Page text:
100 Film Favorites – #26: Labyrinth
(Jim Henson, 1986)
Over the span of a few years in the mid 1980s, the American mass media suddenly became aware of the growing popularity of the fantasy genre, spurred by the debut of the Dungeons & Dragons roleplaying game in the late 70s. While some conservative groups responded to this trend with alarm and hostility (as in the 1982 TV movie Mazes and Monsters or the notorious Christian fundamentalist pamphlet “Dark Dungeons“), the realization that nerds have money led many film and television producers to attempt to feed off the D&D frenzy. A Dungeons & Dragons animated series began airing in 1983, and major movie studios also turned to fantasy fare. Even Disney got into the act, releasing The Black Cauldron, an ultimately costly departure from their typical “family-friendly” subject matter, in 1985.
Amidst this sudden influx of fantasy, Muppet man Jim Henson stepped up to the plate to create two of his own feature-length forays into the genre. Working with renowned fantasy illustrator Brian Froud, Henson directed and puppeteered a pair of lavish productions: The Dark Crystal in 1982, and today’s selection, Labyrinth, in 1986. (A note on telling the two films apart – The Dark Crystal is all puppets, all the time; Labyrinth features prominent human characters in amongst the puppet-palooza, and is marginally less weird.)
Labyrinth follows Sarah (Jennifer Connelly), an adolescent girl who is miffed when she must watch over her baby brother, Toby, while their parents are out for the evening. An avid fantasy fan, Sarah sarcastically wishes for the “Goblin King” and his subjects to take the crying Toby far away…which they promptly do. Before Sarah can un-make her foolish wish, Jareth, king of the goblins (played by glam rocker David Bowie at the height of his career) appears and magics baby Toby away to the Labyrinth, a colossal maze filled with precarious pitfalls and populated by bizarre creatures, where “things are not always what they seem.” Sarah must reach the center of the Labyrinth within 13 hours, or her brother will be trapped in the goblin realm forever.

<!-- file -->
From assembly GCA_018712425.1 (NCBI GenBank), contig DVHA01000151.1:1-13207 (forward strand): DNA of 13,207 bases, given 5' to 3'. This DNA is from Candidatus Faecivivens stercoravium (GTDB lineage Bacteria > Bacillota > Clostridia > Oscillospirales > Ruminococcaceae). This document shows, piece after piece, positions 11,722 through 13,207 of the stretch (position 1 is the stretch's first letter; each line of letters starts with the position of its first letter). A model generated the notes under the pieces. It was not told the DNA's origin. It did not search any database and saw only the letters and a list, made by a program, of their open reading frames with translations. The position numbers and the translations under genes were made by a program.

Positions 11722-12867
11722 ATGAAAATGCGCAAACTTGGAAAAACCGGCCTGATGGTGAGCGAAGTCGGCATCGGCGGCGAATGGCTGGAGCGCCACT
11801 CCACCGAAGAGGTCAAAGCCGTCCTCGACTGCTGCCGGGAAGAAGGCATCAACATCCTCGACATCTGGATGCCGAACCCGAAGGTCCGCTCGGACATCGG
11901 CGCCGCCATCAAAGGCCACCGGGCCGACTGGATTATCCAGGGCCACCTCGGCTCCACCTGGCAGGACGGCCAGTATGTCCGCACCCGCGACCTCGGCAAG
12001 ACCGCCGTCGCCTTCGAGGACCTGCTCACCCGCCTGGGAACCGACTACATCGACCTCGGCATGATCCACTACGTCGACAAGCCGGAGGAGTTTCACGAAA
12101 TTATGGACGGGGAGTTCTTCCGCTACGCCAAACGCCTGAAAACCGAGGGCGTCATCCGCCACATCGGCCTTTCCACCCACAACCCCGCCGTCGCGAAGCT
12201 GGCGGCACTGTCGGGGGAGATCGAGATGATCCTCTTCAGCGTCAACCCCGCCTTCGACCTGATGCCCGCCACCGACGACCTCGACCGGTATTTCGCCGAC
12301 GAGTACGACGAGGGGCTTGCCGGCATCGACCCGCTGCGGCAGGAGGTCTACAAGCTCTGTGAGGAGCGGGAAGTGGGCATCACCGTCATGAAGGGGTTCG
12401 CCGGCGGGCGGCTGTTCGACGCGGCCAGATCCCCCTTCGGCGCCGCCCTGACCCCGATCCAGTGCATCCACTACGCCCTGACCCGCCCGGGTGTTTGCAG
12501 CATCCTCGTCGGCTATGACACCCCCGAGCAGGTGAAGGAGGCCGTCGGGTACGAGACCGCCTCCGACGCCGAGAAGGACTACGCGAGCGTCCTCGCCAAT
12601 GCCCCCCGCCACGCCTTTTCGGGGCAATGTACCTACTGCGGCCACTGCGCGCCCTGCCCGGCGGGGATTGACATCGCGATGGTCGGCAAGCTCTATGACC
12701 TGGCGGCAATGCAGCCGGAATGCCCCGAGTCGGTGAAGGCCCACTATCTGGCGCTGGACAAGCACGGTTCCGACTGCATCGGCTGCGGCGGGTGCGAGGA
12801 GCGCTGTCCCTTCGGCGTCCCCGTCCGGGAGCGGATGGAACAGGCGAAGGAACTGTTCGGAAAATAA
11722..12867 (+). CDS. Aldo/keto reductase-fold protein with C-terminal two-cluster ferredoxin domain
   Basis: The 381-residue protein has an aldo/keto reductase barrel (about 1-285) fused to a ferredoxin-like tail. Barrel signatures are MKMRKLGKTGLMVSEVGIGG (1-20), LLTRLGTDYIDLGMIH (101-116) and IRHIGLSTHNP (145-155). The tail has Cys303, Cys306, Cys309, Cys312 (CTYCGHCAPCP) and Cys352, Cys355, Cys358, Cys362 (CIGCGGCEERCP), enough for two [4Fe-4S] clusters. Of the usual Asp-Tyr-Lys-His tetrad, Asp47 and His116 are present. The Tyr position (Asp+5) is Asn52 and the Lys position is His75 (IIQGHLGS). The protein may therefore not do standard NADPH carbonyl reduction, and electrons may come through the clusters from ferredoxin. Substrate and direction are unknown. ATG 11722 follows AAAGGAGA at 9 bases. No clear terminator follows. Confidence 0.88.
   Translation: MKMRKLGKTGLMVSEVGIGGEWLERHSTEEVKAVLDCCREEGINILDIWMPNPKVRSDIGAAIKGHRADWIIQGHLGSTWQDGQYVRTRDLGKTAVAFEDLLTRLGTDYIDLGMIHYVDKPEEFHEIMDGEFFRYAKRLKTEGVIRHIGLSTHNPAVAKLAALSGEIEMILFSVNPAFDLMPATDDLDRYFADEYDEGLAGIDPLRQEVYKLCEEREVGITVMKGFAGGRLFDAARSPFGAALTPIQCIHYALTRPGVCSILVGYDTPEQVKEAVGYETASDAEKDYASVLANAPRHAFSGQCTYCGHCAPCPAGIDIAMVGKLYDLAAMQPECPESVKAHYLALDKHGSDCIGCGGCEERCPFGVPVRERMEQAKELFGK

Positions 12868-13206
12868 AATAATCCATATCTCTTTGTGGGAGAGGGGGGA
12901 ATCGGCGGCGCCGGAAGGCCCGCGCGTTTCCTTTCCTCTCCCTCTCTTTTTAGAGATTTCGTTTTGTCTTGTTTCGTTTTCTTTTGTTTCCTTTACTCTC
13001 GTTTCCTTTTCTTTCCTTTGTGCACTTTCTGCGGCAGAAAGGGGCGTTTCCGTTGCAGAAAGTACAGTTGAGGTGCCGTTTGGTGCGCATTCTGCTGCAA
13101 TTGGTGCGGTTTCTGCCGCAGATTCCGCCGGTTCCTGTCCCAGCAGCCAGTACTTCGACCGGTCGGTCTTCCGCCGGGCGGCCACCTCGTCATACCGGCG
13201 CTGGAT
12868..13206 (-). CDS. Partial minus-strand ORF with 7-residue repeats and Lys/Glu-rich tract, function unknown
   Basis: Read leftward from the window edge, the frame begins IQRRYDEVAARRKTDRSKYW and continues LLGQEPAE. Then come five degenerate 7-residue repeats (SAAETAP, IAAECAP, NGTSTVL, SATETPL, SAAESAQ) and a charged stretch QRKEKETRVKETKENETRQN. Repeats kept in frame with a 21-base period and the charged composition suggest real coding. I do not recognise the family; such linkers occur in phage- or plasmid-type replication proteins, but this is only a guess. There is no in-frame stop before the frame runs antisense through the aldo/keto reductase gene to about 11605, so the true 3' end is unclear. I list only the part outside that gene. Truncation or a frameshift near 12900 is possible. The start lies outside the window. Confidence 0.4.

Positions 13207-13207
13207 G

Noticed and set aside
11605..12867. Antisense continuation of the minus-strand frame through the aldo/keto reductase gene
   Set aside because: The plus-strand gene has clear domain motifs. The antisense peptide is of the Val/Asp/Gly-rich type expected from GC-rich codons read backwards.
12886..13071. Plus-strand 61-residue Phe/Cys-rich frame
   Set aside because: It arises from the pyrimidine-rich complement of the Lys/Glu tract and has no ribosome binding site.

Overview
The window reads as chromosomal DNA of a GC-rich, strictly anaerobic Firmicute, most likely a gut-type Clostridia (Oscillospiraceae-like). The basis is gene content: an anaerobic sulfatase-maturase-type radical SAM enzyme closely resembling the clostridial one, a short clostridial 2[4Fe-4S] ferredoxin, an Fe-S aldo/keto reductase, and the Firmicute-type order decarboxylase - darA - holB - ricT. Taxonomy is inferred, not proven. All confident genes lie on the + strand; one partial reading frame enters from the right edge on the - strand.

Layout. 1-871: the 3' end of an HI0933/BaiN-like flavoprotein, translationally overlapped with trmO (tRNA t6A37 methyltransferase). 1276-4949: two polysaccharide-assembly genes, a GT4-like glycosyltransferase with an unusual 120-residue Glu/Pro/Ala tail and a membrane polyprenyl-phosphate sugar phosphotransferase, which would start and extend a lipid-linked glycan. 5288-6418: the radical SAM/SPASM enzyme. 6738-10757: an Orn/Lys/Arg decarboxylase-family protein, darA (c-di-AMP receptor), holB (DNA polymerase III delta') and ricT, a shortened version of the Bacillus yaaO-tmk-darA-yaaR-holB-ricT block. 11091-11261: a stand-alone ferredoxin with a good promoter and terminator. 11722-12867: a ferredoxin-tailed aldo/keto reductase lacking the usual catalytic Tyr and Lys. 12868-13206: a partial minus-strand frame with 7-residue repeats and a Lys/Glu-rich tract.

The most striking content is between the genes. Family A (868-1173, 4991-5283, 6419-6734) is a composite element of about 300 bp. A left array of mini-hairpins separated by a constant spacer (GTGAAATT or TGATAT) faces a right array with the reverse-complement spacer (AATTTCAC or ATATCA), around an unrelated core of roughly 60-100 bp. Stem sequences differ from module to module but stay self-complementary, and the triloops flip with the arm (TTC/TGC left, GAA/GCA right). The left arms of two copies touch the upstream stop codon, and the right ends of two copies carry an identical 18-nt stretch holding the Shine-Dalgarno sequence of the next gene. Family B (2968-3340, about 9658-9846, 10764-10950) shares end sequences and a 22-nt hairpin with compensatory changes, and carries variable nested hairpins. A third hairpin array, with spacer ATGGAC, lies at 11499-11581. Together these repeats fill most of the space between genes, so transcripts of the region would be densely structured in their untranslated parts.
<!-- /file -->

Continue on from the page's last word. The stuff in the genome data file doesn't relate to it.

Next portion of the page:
As Sarah makes her way through the maze, she encounters one fantastic obstacle after another, all brought to life by the truly magical effects work of Henson and his crew. In one scene, Sarah falls down a pit filled with “helping hands” (faces composed of multiple human hands, arranged shadow-puppet-style). In another, she is ambushed by a singing troupe of “fireys,” wild-eyed creatures with interchangeable body parts. And in perhaps the most referenced moment in the film, a pair of door guardians present Sarah with a classic logic puzzle commonly known as “knights and knaves”: one of them always tells the truth, and one of them always lies, and Sarah must deduce which is which.
Along the way, the magnificent Jareth employs various schemes to inhibit Sarah’s progress. One such plan involves recruiting a dwarf-like creature named Hoggle (voiced by Jim’s son Brian Henson) to “helpfully” steer her away from the Labyrinth’s center. Though Hoggle admits to being a coward, he befriends Sarah and begins actually assisting her efforts to thwart the domineering Jareth. Sarah is eventually joined on her journey by two more companions: Ludo, a massive (but kindly) monster able to summon boulders with a mighty howl, and Sir Didymus, a diminutive, Don Quixote-esque knight resembling a fox.